Achieving the Best Possible Outcomes in Legal Cases

Divorce On A Tight-Budget: Three Ideas

by Maurice Carroll

Perhaps the best example of how expensive divorce can be is seen when a celebrity or any other high-profile personality chooses to go separate ways with their spouse. Despite the fact that divorce-related expenses will not be as high for the average Australian, the cost of divorce can still be prohibitive for a large number of people.

This article discusses three ideas that a prospective divorcee can implement in their bid to bring down the cost of being "unmarried".

Apply For A Reduction Of Divorce Fees

Applying for a reduction of divorce fees is perhaps the easiest way to bring down the cost of divorce. The Australian government seems to understand the emotional and psychological turmoil that prospective divorcees often go through. Allowing for a reduction of divorce fees is perhaps the government's way of ensuring that financial constraints don't keep anyone stuck in a marriage that no longer works for them.

In order to qualify for a reduction of divorce fees, applicants are required to provide details about the assets that they own, their various sources of income and their day-to-day expenses. The authorities concerned will use this information to determine whether a prospective divorcee will be subjected to financial hardship if their application is denied. If the financial information provided by an applicant doesn't point to this, he or she does not qualify for a reduction.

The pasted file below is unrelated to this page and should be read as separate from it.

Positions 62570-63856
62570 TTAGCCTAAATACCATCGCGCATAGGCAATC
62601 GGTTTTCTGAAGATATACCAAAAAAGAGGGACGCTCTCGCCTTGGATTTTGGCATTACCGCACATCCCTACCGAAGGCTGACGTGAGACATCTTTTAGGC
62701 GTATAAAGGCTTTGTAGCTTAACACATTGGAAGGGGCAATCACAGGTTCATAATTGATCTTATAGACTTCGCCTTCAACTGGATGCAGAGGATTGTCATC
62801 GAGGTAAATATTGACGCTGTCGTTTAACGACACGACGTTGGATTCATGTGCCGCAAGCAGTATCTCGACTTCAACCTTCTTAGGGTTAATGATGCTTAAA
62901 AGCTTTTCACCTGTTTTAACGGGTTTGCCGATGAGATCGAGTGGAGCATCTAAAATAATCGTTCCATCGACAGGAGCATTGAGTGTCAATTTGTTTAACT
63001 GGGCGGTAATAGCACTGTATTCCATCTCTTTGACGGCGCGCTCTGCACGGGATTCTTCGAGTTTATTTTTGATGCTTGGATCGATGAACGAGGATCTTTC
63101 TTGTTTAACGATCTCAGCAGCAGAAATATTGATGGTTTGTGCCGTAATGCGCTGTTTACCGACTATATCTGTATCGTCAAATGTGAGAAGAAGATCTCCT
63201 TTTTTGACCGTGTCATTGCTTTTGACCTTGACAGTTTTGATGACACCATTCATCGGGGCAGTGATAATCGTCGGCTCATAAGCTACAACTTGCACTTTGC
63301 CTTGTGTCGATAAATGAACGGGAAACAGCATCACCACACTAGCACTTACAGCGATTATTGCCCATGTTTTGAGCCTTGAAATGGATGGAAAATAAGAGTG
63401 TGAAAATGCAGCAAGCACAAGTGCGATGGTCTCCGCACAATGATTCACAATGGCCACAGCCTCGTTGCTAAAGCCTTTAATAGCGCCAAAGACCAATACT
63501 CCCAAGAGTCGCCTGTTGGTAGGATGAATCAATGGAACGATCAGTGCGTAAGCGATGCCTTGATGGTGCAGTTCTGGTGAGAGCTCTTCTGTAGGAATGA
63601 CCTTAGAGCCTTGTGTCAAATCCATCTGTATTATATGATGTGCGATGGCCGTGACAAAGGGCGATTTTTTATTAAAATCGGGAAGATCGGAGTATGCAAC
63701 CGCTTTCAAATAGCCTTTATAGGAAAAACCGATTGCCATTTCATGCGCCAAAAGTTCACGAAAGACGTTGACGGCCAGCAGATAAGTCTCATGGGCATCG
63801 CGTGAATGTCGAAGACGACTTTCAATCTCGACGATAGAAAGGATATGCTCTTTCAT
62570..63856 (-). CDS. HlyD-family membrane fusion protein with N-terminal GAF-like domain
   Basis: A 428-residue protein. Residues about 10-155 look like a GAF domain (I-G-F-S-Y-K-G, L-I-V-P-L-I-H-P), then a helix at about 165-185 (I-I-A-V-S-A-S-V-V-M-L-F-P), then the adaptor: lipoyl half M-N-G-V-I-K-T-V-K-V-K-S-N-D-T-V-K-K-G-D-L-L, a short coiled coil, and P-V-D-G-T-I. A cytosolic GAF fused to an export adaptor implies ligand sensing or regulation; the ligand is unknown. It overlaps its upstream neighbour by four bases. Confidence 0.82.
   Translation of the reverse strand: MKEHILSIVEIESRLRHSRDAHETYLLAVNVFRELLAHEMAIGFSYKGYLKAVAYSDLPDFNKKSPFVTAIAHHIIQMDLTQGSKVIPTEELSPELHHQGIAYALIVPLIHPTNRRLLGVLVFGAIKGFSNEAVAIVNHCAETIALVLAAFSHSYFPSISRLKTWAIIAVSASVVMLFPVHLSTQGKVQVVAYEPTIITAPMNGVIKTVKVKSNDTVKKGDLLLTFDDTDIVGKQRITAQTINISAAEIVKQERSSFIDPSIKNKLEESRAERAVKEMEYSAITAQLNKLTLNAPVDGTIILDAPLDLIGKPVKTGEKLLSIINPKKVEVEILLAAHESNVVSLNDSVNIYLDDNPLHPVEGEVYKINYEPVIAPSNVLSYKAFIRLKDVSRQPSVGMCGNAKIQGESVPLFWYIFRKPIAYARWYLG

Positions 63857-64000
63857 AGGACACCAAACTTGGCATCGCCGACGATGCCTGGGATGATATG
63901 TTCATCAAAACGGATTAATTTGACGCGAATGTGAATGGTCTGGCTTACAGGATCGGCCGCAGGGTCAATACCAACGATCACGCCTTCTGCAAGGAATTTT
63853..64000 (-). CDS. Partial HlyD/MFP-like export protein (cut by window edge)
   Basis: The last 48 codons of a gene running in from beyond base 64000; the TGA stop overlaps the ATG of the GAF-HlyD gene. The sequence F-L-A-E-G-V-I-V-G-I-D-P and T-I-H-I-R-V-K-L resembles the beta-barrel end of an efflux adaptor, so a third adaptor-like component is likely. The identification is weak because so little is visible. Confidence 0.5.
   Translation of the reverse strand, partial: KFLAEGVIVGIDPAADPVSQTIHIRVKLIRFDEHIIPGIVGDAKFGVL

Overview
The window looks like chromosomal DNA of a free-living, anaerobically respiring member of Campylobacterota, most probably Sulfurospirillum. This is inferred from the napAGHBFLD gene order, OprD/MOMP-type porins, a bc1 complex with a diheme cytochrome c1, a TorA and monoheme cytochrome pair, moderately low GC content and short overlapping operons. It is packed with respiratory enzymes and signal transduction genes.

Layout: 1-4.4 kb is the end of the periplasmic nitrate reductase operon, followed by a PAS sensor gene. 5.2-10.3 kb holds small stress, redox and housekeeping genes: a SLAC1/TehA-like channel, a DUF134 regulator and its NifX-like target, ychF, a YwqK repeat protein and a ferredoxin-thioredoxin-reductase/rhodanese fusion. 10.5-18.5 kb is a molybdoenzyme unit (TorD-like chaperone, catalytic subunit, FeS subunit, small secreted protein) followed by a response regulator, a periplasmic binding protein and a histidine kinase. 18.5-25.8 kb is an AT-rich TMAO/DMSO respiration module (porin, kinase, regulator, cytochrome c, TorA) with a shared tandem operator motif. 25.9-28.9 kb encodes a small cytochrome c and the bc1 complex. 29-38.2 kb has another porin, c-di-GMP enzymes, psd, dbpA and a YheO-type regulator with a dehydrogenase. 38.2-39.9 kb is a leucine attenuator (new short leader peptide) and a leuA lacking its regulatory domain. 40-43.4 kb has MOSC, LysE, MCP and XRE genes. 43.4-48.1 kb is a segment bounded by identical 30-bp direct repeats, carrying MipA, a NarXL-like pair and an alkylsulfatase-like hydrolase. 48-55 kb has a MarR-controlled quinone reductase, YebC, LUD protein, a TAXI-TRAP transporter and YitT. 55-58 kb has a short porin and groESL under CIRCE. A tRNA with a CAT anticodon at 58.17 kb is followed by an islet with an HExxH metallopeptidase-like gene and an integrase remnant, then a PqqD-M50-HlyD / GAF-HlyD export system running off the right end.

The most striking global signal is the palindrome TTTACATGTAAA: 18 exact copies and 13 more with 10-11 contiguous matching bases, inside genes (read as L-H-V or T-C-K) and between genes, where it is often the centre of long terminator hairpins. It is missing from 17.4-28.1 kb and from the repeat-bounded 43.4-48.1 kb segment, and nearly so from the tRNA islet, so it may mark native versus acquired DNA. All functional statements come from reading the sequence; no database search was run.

Apply For A Legal Expense Loan

In a large number of cases, divorce lawyers would be in a position to recommend a number of third party lenders who have legal expense loans in their list of financial products available to the general public.

Before legal practitioners recommend a lending agency, they'll have assessed the financial situation of their client in order to confirm that the client is eligible for a legal expense loan from the specified lender. In many cases, legal expense loans are repaid on the form of monthly deductions taken out of a prospective divorcee's pay cheque.

Skip A Few Court Proceedings

The fact that court proceedings in a divorce case may not be mandatory is often not known to a large number of prospective divorcees. For example, court attendance is often only mandatory when a prospective divorcee makes an individual application for divorce in a marriage that has dependents (children under the age of 18). The cost of commuting to and from the courthouse can be significantly high if the divorce case drags in court for a long time.

Getting a divorce shouldn't necessarily make you go broke.